469 F2d 678 Jones v. J Pitchess L a

469 F.2d 678

James William JONES, Plaintiff-Appellant,
Peter J. PITCHESS, Sheriff of Los Angeles County, Pat
Shields, Sergeant in L. A. County Sheriff's Dept.,
Real Party in Interest, Defendants-Appellees.

No. 72-1672.

United States Court of Appeals,
Ninth Circuit.

Nov. 15, 1972.

James William Jones, in pro. per.

John D. Maharg, County Counsel, Michael H. Dougherty, Deputy County Counsel, Los Angeles, Cal., for defendants-appellees.

Before MERRILL, CHOY and WALLACE, Circuit Judges.


view counter

Jones, an inmate at a California state prison, appeals the dismissal of his civil rights complaint. The complaint was dismissed because Jones failed to state sufficient facts to entitle him to relief under the Civil Rights Act 42 U.S.C. Secs. 1983, 1985, 1988.


A dismissal of a complaint without dismissing the action is not a final order under 28 U.S.C. Sec. 1291 because the complaint is still open to amendment. The complaint was deficient because it contained only unsupported conclusionary allegations. No "special circumstances" here indicate that the complaint could not be cured by amendment. Hurst v. State of California, 451 F.2d 350 (9th Cir. 1971). Therefore, the order appealed from is not an appealable order. Jackson v. Nelson, 405 F.2d 872, 873 (9th Cir. 1968). Accordingly the appeal is dismissed for lack of jurisdiction.1 Hemstreet v. Schade, 459 F.2d 49 (9th Cir. 1972).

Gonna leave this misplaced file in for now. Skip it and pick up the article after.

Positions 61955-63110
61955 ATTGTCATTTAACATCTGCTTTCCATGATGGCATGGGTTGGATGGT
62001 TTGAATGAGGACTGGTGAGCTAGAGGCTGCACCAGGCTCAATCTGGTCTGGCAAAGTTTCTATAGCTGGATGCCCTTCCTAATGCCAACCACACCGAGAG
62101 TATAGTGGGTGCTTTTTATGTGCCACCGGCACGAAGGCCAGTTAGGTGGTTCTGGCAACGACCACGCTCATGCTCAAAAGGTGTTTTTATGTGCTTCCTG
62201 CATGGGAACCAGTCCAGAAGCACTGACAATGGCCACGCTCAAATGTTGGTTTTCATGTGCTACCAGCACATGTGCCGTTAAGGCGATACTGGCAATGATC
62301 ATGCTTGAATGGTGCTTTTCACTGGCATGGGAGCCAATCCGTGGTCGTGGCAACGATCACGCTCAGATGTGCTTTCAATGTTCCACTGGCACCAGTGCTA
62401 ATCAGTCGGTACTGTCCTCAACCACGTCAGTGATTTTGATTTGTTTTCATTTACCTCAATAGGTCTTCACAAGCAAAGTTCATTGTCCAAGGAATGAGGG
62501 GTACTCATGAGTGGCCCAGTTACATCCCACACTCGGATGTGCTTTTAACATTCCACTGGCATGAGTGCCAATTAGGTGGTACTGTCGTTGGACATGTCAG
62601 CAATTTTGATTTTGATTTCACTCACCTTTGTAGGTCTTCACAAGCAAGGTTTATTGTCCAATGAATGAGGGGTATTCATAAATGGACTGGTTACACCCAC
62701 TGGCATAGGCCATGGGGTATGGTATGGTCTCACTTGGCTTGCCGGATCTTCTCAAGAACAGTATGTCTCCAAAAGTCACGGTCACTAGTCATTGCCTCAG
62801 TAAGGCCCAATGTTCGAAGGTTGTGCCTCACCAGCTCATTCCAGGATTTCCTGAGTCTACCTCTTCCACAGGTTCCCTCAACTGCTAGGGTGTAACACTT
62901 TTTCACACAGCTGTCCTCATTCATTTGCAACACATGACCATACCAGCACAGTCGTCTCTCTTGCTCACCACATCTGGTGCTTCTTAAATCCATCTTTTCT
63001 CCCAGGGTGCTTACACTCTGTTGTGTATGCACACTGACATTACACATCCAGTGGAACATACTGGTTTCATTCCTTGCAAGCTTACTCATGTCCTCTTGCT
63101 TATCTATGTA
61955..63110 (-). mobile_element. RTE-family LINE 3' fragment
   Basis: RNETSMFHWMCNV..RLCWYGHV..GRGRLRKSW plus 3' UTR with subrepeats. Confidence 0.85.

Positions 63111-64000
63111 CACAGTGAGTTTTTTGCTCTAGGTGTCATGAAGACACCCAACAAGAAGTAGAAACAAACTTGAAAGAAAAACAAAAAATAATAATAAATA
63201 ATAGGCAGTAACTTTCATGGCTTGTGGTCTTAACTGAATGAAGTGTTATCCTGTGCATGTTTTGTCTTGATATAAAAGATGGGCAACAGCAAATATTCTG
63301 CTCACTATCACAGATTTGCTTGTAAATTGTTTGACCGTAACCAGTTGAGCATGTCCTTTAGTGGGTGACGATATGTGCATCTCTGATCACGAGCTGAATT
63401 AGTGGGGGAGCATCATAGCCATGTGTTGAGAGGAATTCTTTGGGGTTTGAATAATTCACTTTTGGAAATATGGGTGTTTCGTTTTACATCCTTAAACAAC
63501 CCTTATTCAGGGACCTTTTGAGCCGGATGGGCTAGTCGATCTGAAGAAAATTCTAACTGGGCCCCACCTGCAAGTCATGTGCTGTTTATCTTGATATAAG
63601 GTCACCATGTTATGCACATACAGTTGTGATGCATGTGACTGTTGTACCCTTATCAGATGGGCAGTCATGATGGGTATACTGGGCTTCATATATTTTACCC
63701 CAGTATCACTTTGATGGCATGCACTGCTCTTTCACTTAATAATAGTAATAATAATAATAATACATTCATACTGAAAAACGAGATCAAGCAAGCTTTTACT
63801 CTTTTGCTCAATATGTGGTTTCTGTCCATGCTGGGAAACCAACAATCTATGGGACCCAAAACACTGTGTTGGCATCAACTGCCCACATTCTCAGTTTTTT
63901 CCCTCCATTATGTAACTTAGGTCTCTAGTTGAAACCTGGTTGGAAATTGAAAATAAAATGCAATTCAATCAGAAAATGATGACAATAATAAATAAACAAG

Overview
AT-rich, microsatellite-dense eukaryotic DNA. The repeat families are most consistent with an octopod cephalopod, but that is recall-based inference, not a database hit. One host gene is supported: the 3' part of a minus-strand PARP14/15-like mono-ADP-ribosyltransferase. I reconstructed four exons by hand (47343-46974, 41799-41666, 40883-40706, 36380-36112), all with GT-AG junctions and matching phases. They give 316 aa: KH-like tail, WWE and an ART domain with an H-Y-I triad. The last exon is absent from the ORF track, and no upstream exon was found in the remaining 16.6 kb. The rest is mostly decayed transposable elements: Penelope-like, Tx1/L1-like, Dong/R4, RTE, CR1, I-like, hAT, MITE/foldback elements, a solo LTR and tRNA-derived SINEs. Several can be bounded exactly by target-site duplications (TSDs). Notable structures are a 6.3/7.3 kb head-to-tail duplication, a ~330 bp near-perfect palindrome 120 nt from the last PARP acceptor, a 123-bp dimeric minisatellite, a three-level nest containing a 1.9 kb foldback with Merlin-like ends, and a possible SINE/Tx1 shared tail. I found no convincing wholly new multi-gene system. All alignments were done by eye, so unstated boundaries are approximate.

In so far as this court might be said to have jurisdiction because part of the district court's order denied injunctive relief from a "continuing false imprisonment," it is clear that release from custody is not available in a civil rights action. Peinado v. Adult Authority, 405 F.2d 1185 (9th Cir. 1969). The complaint alleges no exhaustion of state remedies and therefore the action could not be considered as one brought for a writ of habeas corpus. 28 U.S.C. Sec. 2254(b)